Authentication vs. Authorization: What's the Difference?

Bryan Christ

February 8, 2024


Cybersecurity is on everyone's minds, and it starts from the inside for many businesses. Insiders are often responsible for data breaches — accidental and intentional — so robust authentication and authorization are a must. While authentication and authorization are two sides of the same access management coin, a thorough understanding of how they work is essential to enhance your cybersecurity.

Knowing how authentication is different from authorization elevates your security beyond simple access management. It helps you implement a comprehensive approach to keeping cybercriminals at bay.

In This Article



What Is Authentication?

Authentication is the security process by which the identity provided by a user is recognized and verified to prove they are who they claim to be. When accessing an app or network, you must verify your identity with an authentication method like a password or passwordless authentication options such as biometrics.

Authentication can verify users, processes and devices. Depending on your business's authentication strategies, it can give you a robust first checkpoint in your cybersecurity profile. Almost all industries use authentication as part of their security, from retail staff accessing point-of-sale systems to high-security data centers protecting valuable data assets. Regardless of the business, confirming someone's identity is a fundamental step to keeping your digital assets safe.

Authentication Methods

Businesses can use several methods to authenticate people and devices, depending on the level of security, the number of employees and several other factors. You can break all forms of authentication down into three main groups:

  • What you have: Users can authenticate themselves with a personal possession, such as a mobile phone application, ID card or security token.
  • What you know: This could be a password, a security question or a PIN.
  • What you are: This authentication method relies on users' physical traits, such as fingerprints, retina scans and facial recognition.

Many organizations choose to employ a combination of authentication methods. This Multifactor Authentication (MFA) gives you an extra layer of security by combining biometrics, passwords, devices and even location and behavior to have a detailed approach to verifying that users are whom they claim.

Single Sign-On (SSO) is another common authentication method. It lets users log in to one application to access other applications. It's convenient, low friction and often relies on an Identity and Access Management (IAM) system that creates secure links between applications.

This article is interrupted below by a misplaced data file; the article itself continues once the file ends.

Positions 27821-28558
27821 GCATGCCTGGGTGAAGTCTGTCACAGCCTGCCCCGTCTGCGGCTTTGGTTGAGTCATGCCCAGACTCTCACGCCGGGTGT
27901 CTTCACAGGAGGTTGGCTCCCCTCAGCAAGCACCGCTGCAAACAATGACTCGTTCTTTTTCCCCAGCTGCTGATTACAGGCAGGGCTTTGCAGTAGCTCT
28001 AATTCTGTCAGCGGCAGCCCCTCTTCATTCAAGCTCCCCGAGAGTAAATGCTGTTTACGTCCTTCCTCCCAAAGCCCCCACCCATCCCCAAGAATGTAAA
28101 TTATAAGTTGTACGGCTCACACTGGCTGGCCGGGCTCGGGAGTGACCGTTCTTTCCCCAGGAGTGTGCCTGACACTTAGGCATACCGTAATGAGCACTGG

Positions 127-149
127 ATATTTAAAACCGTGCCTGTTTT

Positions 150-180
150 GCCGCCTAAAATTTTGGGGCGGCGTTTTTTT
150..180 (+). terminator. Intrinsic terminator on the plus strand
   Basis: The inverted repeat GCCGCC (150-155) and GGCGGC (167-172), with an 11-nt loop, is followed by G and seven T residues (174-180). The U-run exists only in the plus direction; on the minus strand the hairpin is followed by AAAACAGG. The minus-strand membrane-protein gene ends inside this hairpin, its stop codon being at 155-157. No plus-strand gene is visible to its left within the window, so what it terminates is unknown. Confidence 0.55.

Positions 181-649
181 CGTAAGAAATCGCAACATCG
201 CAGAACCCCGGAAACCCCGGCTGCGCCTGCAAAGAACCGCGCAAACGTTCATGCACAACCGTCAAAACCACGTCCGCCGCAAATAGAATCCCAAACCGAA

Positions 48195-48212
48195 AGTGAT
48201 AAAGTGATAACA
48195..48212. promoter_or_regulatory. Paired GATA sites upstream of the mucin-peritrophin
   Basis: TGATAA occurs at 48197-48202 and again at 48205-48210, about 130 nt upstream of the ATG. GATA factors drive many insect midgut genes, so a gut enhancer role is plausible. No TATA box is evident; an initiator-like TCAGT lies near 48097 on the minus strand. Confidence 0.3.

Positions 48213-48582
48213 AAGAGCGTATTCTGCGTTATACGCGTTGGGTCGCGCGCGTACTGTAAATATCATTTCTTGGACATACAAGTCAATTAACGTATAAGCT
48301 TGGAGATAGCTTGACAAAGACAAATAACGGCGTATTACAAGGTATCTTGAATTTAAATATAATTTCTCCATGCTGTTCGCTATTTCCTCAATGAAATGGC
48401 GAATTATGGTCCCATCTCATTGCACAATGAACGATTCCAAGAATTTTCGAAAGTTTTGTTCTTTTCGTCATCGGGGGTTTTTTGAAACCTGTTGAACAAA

What Is Authorization?

Authorization allows authenticated users to access applications or resources within your network based on their roles. In any business, there are varying levels of information, from public data on your website and internal communication for employees to confidential information for management. Authorization — or access management — allows the appropriate people to access the necessary levels of information.

Once you know a person is who they say; you can decide what resources they need to access and then grant them the appropriate permissions. In essence, authorization is the foundational concept that underpins access control strategies, and enables you to add layered security for users according to their duties and seniority.

The authorization process should always follow authentication to give your business the highest level of cyber security. Users must confirm their identities before their administrators decide whether there's a need to grant them access to specific functions and resources.

Authorization Methods

Like authentication, several methods exist to authorize users and grant them the appropriate permissions. Businesses can use one or a combination of authorization methods to elevate their security profile. Some standard authorization methods include the following:

  • Role-Based Access Control (RBAC): With RBAC, users can access information based on their role in your organization. Your employees may be able to view information on a particular project, such as budget requirements, and management could have access to the information with the option to change or delete data. This authorization method lets users stay productive and controls sensitive data access. RBAC is ideal for organizations with well-defined roles where access needs are consistent and can be grouped efficiently into these roles.